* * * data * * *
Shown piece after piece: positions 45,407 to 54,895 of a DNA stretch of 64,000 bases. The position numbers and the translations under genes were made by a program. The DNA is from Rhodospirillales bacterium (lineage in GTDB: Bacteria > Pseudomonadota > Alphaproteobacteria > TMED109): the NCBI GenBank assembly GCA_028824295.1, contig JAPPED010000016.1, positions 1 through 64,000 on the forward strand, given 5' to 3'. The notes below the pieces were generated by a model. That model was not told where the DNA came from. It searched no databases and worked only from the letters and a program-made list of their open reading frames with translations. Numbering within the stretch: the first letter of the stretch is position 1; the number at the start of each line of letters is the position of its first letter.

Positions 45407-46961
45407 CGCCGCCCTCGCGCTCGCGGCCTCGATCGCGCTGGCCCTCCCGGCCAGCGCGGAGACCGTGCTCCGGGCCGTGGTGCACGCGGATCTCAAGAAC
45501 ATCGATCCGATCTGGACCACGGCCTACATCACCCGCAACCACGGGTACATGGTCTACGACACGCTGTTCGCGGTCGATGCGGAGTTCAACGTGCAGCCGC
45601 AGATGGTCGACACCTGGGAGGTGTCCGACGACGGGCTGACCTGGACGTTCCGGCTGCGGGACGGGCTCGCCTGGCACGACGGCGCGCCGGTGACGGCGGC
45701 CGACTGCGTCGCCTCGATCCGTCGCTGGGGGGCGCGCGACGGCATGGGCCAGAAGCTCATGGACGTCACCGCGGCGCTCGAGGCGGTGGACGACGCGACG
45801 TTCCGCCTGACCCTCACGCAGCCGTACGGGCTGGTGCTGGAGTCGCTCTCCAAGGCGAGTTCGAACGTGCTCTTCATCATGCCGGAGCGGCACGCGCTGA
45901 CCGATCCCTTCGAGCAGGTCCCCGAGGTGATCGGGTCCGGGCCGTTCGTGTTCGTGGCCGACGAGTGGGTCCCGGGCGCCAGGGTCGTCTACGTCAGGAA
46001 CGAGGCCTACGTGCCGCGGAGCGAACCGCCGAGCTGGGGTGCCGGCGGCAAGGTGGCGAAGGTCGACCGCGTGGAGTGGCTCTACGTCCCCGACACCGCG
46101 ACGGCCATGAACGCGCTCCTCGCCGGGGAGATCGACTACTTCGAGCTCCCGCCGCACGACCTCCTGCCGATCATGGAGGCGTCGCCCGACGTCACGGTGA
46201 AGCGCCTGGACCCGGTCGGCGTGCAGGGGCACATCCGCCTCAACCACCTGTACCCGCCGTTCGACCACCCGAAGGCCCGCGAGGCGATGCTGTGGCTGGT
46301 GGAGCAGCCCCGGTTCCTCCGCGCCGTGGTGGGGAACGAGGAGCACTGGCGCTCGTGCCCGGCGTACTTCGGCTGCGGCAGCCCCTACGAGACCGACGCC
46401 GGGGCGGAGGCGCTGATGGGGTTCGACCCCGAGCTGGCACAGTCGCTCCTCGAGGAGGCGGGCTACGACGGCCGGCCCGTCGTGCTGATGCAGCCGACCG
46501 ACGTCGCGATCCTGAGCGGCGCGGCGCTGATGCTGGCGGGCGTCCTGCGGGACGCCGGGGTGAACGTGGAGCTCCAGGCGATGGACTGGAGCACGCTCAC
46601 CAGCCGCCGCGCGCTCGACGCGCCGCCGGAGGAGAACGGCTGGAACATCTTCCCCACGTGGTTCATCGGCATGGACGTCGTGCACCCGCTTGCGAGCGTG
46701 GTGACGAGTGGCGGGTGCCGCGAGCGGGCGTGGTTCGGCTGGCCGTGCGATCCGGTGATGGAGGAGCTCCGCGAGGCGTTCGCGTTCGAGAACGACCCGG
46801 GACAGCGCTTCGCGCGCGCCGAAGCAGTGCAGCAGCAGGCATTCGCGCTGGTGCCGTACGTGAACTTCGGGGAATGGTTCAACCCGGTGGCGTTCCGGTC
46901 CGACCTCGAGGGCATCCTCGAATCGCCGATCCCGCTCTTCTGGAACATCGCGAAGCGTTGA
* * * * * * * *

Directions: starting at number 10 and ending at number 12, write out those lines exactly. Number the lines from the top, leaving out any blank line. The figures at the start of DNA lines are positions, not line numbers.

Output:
46101 ACGGCCATGAACGCGCTCCTCGCCGGGGAGATCGACTACTTCGAGCTCCCGCCGCACGACCTCCTGCCGATCATGGAGGCGTCGCCCGACGTCACGGTGA
46201 AGCGCCTGGACCCGGTCGGCGTGCAGGGGCACATCCGCCTCAACCACCTGTACCCGCCGTTCGACCACCCGAAGGCCCGCGAGGCGATGCTGTGGCTGGT
46301 GGAGCAGCCCCGGTTCCTCCGCGCCGTGGTGGGGAACGAGGAGCACTGGCGCTCGTGCCCGGCGTACTTCGGCTGCGGCAGCCCCTACGAGACCGACGCC